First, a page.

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College is packed with amazing opportunities for life experiences outside the classroom, and studying abroad can be one of the most fulfilling. Programs are available all over the world—often directly through your school or academic summer programs—and range from a few weeks to a whole year or more. On top of the class credit, there’s no better way to get a cultural education, immersing yourself in the language, food, and community of a foreign country.

To have the best experience possible, you’ll want to be prepared. “There are benefits to being flexible and carefree while abroad, [and] proper preparation can help alleviate some unnecessary stress,” says Sarah Bube, a former graduate assistant in the study abroad office at Purdue University in West Lafayette, Indiana. “By preparing, students are able to have a greater appreciation of their surroundings and feel more secure and safe.”

Here’s what you need to know before you go.

Before your trip

Before making the decision to go abroad, find out if credits are available for the programs that interest you and review other ways to keep your academic goals moving forward.

Look into advisories from the US Department of State and the Centers for Disease Control and Prevention pertaining to the place you’ll visit—as well as surrounding areas and countries—for anything that should be on your radar, like disease outbreaks or political turmoil.

They may be quite different from those in the US. For example, look into the legal driving age, alcohol and other drug regulations, and even the times when people can be out at night.

  • “Research as much as you can about the country you’re going to: the slang, the language, the cultural practices, manners, etc.,” says Olivia E., a second-year graduate student at the University of Indiana.
  • You will want to know the appropriate ways to respond to situations ranging from being invited for a meal (and demonstrating appreciation when dining or receiving help) to making eye contact, hand-shaking, dressing, and speaking with people who are older or younger.
  • People who have traveled to the region may also have thoughts about the experience for travelers of certain ethnic or cultural backgrounds, or the climate for gay, lesbian, bisexual, and transgender visitors.
  • Get your necessary immunizations. Make an appointment four to six weeks before traveling to allow time for adequate preparation. Some vaccines require multiple doses that need to be spread out.
  • Get prescriptions for anti-malarials or diarrhea treatments if it’s recommended in the area you’re traveling to. “Always seek a specialist to discuss health risks while abroad [and] obtain medications for diarrhea, malaria, etc.,” says Marc Robin, a registered nurse at the International Traveler’s Clinic in San Diego, California.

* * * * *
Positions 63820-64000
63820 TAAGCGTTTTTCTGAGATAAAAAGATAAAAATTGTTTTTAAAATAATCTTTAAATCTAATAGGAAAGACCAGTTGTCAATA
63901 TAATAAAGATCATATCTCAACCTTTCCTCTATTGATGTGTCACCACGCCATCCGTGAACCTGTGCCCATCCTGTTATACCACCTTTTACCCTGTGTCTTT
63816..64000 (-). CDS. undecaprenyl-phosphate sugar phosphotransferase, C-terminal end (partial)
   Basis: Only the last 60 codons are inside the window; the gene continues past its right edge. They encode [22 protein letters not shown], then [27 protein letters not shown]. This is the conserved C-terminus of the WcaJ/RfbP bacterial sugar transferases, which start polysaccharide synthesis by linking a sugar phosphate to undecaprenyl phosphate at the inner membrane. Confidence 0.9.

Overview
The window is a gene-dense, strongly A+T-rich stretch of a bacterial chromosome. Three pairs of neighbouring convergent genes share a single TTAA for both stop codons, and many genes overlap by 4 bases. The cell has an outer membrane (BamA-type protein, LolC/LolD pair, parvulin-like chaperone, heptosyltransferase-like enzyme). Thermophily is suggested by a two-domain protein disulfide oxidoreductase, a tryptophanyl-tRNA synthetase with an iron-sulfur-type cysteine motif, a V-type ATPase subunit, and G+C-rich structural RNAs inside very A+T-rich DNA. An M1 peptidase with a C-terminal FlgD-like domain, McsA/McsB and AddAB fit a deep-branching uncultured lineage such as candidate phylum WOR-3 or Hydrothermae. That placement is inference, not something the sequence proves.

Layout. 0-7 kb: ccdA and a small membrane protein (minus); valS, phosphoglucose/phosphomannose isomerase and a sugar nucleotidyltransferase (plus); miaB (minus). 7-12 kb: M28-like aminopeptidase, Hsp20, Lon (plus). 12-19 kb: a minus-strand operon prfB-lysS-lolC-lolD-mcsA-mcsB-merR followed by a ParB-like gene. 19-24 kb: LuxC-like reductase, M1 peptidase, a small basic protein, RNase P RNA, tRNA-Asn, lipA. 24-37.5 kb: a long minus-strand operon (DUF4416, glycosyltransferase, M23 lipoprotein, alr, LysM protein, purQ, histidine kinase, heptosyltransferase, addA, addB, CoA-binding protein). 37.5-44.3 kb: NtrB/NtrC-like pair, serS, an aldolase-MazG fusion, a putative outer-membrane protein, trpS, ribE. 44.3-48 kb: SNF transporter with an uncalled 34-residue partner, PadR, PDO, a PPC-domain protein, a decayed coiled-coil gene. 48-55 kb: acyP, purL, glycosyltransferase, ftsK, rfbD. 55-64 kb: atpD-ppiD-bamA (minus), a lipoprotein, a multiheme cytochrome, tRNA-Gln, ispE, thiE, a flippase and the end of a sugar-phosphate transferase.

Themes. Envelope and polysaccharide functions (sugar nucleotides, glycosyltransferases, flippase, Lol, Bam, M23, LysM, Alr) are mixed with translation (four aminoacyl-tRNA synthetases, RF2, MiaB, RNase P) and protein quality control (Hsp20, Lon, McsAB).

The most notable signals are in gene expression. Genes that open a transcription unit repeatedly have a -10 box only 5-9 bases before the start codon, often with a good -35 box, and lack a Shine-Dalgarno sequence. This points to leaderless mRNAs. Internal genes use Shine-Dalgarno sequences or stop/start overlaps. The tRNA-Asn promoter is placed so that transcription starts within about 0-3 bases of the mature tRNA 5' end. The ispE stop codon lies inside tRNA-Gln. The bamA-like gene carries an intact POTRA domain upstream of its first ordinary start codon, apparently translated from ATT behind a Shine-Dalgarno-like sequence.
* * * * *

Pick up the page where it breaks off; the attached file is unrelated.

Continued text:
• Consider medication for high altitudes if applicable.
  • Make sure any medical issues are addressed before leaving and that you have a plan for managing them while away.
  • Get prescriptions for any medications you may need, including birth control.
  • Get a letter from your health care provider regarding any medications or other medical equipment you will be bringing. You may need this at customs.
  • Make sure you have health insurance that covers you overseas. Not all plans do this, but many schools and study abroad programs offer policies you can sign up for. Call your health insurance company to find out its policy and any exclusions that might apply to certain activities.
  • “Students should not assume that they will be able to purchase their medications while abroad,” says Dr. Anthony Hartzler, MD, an infectious disease specialist at the University of Texas Health Science Center in San Antonio. “If you take medications regularly, take along an adequate supply to last the duration of your trip. Keep them in your carry-on bag in case your luggage is lost.”
  • If you wear contact lenses, bring extras and also have a durable pair of eyeglasses just in case. (If you wear glasses regularly, bring an extra pair.)
  • Bring a first-aid kit.
  • Bring any over-the-counter medications you’ll need in their original containers (such as pain relievers or allergy medicines).
  • Be prepared for making international calls and/or sending texts. Call your cell phone company to alert them that you’ll be traveling. Some plans have international data built in, while others will charge a daily rate (usually expensive).
  • Look into getting an international SIM card with a local number, which you can pop into your cell phone when you arrive. It may be a cheaper way to stay connected.
  • Let your banks and credit cards know that you’ll be traveling. Otherwise, they may flag a charge abroad as suspicious and freeze your account.
  • Know how to report a lost or stolen card and have it replaced if overseas.
  • Bring photocopies of important documents, like your passport, bank numbers, etc. Keep them in a place separate from your actual passport in case it’s lost or stolen.